Born without arms and with shortened legs, Chet McDoniel inspires, motivates, and entertains people with a valuable message of self-worth and wholeness amidst a broken world. He appears this Thursday on LIFE TODAY.
Have you heard the story of the two shoe salesmen? Two guys from two different companies fly into a remote part of Africa where they encounter a tribe that has never seen shoes, let alone worn them. One salesman immediately calls his headquarters and says, “Stop the order. Nobody here wears shoes. We can’t sell anything!” The other salesman calls his boss and says, “Triple the order. Nobody here wears shoes. We can sell a pair to everyone!”
How many times have you approached a situation only to see the negative? For a very real reason, my parents initially saw heartbreak and devastation when I was born. They loved me as any parent loves a child, but an overwhelming sense of hopelessness engulfed them. Many nights, they stood over my crib with tears in their eyes because they could not see a future for a child with no arms. Had they been able to see how life would turn out for me, they would not have had such sadness. But hindsight is 20/20; facing the future can be difficult.
If we are not careful, our past failures can lock our perspective into a negative viewing lens. If you have failed to achieve your dreams, you may begin to see your dreams as unattainable. You must reject that frame of mind. Walt Disney once said, “If we can dream it, we can do it.” I believe him! But oftentimes it requires a different perspective.
This new perspective includes a valuable characteristic: persistence. When I decided to become a worship minister, I was full of ambition and motivation. I sent my résumé to every church where I thought my style would fit. I was interviewed by many, but once I mentioned my handicap, the tone of the interview changed. I usually didn’t hear back from them.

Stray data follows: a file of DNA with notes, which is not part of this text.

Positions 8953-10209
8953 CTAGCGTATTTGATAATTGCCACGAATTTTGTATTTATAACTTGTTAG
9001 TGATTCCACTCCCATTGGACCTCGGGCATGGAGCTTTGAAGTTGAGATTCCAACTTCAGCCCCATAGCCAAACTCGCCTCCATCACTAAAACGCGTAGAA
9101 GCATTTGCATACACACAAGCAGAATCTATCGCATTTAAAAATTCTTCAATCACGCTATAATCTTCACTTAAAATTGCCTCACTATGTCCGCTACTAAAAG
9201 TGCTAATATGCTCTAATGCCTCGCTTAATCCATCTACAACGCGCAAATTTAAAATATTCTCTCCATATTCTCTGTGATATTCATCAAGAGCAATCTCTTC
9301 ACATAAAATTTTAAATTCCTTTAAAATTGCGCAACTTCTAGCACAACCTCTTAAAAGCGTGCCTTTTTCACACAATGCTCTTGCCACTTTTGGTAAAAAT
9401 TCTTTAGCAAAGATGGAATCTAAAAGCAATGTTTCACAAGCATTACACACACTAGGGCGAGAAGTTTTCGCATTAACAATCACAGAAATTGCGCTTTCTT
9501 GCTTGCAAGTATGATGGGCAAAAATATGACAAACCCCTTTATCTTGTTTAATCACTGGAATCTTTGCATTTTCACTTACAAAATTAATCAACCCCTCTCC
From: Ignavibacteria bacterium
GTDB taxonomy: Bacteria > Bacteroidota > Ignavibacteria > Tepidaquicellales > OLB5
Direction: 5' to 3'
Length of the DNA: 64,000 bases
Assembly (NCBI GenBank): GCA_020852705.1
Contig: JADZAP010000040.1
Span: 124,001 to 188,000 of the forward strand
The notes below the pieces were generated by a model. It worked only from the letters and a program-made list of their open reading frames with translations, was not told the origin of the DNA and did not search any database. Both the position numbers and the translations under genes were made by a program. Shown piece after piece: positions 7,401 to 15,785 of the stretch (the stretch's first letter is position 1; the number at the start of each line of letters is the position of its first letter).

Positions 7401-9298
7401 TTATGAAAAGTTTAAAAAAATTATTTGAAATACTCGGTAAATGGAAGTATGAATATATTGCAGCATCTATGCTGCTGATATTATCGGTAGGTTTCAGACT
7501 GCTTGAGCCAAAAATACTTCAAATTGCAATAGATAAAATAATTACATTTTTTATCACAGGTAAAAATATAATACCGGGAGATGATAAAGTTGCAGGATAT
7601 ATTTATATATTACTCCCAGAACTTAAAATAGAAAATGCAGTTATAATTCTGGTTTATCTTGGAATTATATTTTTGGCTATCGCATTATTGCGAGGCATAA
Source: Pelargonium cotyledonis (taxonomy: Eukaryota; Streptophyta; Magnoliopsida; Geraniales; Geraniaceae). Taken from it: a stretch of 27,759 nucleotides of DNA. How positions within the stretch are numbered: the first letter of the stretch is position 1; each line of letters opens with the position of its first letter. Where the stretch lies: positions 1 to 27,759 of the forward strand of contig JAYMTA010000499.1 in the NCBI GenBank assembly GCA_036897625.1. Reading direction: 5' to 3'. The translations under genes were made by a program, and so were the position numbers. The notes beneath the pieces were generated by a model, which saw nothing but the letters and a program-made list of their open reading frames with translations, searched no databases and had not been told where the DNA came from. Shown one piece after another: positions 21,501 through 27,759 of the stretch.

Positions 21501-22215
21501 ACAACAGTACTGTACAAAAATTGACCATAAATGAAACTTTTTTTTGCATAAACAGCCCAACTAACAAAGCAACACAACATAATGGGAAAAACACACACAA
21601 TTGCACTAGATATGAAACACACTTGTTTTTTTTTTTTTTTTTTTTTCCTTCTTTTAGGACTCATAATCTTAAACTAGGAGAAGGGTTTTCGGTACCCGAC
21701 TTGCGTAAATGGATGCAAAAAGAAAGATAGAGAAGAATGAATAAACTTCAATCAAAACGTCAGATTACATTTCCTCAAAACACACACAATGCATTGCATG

After numerous rejections, I became discouraged. But I made a conscious decision to keep pressing on. I sent out more résumés and finally a small church in Irving, Texas, brought me in for an interview. I auditioned the following Sunday by leading worship in the morning service, and was hired that day. Success!
Why did I keep going? Why did I refuse to let discouragement stop me from achieving my goal? The answer is simple: I believed that I could do it. I believed that becoming a worship minister was attainable, so I kept seeing the situation with a positive attitude. I believed that if I faithfully pursued a position, my skills and personality would eventually fulfill someone’s need. I never once considered that I would not be able to get the job. I knew I was more than capable, and someone else would see it, too.
I loved my worship ministry time at the Plymouth Park Church of Christ, and they were wonderful to me. I would’ve never had the opportunity to lead and learn at that church had I not kept a positive and persistent attitude during my job search. If I hadn’t seen the silver lining behind every discouraging cloud, I would have missed out on a valuable experience in life.
“…we also glory in our sufferings, because we know that suffering produces perseverance; perseverance, character; and character, hope. (Romans 5:3-4, NIV)
This week’s devotional is adapted from Chet McDoniel’s book “I’m Not Broken,” available at his website, www.chetmcdoniel.com